North Korea’s Central Bank: lender, regulator, and inflation fighter
Relatively unimportant before marketization, the Central Bank's rise reflects the increasing power of money in the DPRK
One of North Korea’s major structural issues is its banking and financial system. Still officially committed to state socialism, finance has long been neglected within an institutional framework that prioritizes material over monetary flows, and gross supply over fiscal transfers.
However, North Korea is an increasingly marketized economy, and the Central Bank’s role in the economy increasingly reflects these new institutional realities, as official sources demonstrate.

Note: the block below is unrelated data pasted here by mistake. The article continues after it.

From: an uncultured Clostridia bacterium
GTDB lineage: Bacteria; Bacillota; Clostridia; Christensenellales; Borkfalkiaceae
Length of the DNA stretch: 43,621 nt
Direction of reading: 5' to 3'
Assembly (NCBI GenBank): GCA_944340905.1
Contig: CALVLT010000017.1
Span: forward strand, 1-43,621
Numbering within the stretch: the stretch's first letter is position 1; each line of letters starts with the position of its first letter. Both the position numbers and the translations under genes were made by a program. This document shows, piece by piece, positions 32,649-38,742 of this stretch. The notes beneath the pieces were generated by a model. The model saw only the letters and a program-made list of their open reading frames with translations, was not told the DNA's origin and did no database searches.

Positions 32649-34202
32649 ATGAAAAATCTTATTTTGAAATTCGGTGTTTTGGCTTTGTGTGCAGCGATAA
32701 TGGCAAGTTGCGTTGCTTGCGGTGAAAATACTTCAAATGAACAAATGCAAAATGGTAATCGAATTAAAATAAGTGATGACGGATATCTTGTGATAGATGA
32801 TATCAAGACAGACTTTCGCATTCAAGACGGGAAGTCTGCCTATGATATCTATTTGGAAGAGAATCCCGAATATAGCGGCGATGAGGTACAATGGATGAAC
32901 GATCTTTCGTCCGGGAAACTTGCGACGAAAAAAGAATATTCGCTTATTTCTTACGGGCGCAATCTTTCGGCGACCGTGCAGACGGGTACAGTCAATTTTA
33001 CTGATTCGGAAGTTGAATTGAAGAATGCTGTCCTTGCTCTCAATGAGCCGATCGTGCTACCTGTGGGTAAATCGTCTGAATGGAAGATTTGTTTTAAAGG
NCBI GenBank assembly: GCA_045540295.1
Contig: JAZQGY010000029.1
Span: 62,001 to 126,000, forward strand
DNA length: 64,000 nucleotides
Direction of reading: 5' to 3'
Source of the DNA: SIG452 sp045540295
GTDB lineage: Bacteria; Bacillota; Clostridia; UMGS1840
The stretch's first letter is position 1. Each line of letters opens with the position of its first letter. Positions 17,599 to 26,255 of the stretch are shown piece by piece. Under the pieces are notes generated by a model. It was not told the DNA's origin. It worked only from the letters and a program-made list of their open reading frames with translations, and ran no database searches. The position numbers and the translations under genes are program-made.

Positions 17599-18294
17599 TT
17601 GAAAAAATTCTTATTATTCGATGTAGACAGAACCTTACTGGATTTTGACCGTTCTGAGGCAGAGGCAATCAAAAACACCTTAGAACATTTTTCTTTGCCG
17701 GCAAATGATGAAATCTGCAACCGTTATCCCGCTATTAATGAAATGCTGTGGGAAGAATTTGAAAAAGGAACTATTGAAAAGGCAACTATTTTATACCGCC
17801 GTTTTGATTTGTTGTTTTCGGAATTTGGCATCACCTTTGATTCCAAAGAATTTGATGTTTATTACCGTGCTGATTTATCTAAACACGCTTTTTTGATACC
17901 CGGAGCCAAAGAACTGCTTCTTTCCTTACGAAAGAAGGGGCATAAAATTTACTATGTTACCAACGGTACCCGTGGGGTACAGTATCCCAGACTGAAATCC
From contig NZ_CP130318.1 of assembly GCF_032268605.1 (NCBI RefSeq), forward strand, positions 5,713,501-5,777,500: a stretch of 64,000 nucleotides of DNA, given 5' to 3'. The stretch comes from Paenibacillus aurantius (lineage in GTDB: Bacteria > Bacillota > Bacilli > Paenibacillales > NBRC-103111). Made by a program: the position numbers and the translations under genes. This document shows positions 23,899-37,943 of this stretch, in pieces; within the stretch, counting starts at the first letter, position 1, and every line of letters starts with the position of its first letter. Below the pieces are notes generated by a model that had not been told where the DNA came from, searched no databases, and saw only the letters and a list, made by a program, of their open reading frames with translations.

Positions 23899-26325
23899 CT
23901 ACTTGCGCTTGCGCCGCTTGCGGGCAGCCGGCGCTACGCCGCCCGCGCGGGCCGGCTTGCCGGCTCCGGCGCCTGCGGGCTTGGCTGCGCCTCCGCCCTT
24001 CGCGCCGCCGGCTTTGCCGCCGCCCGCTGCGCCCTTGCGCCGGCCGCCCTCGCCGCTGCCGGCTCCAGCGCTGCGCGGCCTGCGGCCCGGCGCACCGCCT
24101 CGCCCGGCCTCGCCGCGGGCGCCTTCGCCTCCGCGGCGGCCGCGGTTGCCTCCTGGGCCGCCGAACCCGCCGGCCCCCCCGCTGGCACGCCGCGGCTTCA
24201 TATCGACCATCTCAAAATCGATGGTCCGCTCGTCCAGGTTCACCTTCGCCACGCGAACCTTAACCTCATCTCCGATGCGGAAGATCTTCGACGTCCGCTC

This article is based on a North Korean book published on the Central Bank’s role in North Korean banking that was released back in March of
- 01Expanding Japan-linked mall, online shop in Pyongyang targets “modern tastes”
- 02Why mum? Explaining North Korea’s continued silence on foreign policy
- 03North Korean official claims about child nutrition: what the data shows
- 04North Korea moves to prevent the spread of coronavirus: what we know so far
- 05Timeline: from the “head-on breakthrough battle” policy to the novel coronavirus
- 06North Korea in January 2020: a month in review and what’s ahead
- 07How foreign media is changing the ways North Koreans view the outside world
- 08What to expect at a potential North Korean military parade next month